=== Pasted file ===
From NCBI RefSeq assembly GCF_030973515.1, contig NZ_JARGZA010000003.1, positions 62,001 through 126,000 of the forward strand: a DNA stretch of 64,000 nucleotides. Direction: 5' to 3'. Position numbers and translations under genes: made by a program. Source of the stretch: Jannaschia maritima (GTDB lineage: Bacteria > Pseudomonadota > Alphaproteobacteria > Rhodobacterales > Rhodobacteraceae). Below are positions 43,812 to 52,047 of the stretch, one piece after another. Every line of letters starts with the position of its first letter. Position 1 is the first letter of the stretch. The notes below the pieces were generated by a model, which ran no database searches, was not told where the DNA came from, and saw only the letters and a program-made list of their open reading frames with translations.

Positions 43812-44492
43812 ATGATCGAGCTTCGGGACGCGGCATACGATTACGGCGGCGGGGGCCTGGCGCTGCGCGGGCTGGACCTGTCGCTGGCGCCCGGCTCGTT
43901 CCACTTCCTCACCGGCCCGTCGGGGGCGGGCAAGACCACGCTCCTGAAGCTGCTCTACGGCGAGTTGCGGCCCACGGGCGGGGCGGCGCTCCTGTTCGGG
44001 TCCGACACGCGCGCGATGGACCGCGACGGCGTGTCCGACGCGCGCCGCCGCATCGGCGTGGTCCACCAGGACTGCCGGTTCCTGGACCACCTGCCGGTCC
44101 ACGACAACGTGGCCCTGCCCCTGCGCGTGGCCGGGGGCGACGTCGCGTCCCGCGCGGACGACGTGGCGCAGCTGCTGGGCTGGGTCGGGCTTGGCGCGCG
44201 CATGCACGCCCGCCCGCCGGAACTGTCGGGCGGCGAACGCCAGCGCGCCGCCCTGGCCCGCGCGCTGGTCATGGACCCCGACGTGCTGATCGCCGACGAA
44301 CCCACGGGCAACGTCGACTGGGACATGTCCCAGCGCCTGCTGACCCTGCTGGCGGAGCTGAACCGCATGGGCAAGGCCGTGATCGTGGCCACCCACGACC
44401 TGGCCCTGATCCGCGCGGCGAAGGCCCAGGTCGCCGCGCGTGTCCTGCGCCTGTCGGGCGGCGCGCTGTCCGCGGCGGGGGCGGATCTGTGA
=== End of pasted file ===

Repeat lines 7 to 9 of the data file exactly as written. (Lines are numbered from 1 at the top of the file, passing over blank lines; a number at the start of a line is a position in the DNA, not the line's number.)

44201 CATGCACGCCCGCCCGCCGGAACTGTCGGGCGGCGAACGCCAGCGCGCCGCCCTGGCCCGCGCGCTGGTCATGGACCCCGACGTGCTGATCGCCGACGAA
44301 CCCACGGGCAACGTCGACTGGGACATGTCCCAGCGCCTGCTGACCCTGCTGGCGGAGCTGAACCGCATGGGCAAGGCCGTGATCGTGGCCACCCACGACC
44401 TGGCCCTGATCCGCGCGGCGAAGGCCCAGGTCGCCGCGCGTGTCCTGCGCCTGTCGGGCGGCGCGCTGTCCGCGGCGGGGGCGGATCTGTGA